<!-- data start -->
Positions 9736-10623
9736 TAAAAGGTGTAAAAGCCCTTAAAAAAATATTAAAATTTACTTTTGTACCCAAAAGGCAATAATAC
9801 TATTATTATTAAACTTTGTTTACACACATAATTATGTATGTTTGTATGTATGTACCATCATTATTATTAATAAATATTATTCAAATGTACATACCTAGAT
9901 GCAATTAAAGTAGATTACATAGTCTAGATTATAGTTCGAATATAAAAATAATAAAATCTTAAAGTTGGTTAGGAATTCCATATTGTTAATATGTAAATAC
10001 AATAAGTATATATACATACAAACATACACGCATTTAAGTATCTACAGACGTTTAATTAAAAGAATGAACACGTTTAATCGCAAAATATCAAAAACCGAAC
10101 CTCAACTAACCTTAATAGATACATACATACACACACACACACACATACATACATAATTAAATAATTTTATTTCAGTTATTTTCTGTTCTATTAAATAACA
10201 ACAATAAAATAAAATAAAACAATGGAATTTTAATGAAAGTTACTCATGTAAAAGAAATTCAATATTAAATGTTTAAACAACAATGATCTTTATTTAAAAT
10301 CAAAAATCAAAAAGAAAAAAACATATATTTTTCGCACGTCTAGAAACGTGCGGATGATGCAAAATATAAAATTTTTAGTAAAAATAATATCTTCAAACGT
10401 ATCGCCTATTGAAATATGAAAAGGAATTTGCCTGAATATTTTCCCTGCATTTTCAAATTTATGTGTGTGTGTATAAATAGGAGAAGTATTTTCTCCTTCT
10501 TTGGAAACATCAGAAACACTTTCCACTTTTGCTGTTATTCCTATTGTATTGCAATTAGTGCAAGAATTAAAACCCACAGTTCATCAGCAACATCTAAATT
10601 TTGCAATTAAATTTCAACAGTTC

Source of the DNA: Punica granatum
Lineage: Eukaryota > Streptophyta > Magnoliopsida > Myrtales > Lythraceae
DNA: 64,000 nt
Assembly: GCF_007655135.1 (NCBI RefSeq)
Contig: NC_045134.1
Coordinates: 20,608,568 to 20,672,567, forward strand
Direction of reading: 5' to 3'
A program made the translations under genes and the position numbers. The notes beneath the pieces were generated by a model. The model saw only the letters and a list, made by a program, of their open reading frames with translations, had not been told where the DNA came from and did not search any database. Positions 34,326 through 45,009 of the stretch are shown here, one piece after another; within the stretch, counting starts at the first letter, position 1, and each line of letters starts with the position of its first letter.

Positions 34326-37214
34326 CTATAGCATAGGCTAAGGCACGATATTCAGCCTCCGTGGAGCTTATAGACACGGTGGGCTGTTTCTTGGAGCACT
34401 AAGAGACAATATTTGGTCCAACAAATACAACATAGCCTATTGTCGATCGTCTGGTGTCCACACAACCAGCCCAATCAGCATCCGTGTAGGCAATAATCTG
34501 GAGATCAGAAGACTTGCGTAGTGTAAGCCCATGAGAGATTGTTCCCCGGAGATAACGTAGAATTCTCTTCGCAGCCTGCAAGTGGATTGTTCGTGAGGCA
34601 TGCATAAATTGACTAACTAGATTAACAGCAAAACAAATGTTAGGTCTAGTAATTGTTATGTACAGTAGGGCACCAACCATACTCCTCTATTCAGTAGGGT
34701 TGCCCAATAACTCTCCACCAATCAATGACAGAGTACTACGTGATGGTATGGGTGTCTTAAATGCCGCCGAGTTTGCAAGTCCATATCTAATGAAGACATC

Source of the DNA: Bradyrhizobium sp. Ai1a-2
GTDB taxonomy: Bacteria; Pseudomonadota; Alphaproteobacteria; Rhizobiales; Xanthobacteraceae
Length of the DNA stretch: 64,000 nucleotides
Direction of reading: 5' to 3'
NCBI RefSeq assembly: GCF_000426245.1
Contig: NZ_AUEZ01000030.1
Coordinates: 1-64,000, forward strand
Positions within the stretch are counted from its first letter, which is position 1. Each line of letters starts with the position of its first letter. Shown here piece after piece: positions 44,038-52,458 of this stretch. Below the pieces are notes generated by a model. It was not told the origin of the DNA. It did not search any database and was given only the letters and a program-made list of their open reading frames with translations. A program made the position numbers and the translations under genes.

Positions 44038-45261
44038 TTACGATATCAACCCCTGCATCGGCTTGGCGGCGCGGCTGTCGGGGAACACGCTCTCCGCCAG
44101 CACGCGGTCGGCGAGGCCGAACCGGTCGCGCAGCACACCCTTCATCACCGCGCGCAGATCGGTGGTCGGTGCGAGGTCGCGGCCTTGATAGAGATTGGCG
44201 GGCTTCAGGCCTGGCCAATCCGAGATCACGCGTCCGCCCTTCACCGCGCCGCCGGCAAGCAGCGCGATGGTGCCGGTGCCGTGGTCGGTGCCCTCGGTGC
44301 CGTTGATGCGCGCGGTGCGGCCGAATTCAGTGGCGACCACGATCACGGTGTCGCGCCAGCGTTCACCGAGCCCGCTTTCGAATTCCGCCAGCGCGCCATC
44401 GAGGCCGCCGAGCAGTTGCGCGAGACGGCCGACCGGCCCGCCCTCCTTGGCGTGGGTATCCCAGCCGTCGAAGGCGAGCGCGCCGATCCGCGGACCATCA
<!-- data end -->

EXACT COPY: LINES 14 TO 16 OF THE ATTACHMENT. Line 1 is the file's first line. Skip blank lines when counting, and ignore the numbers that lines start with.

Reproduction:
DNA: 64,000 nt
Assembly: GCF_007655135.1 (NCBI RefSeq)
Contig: NC_045134.1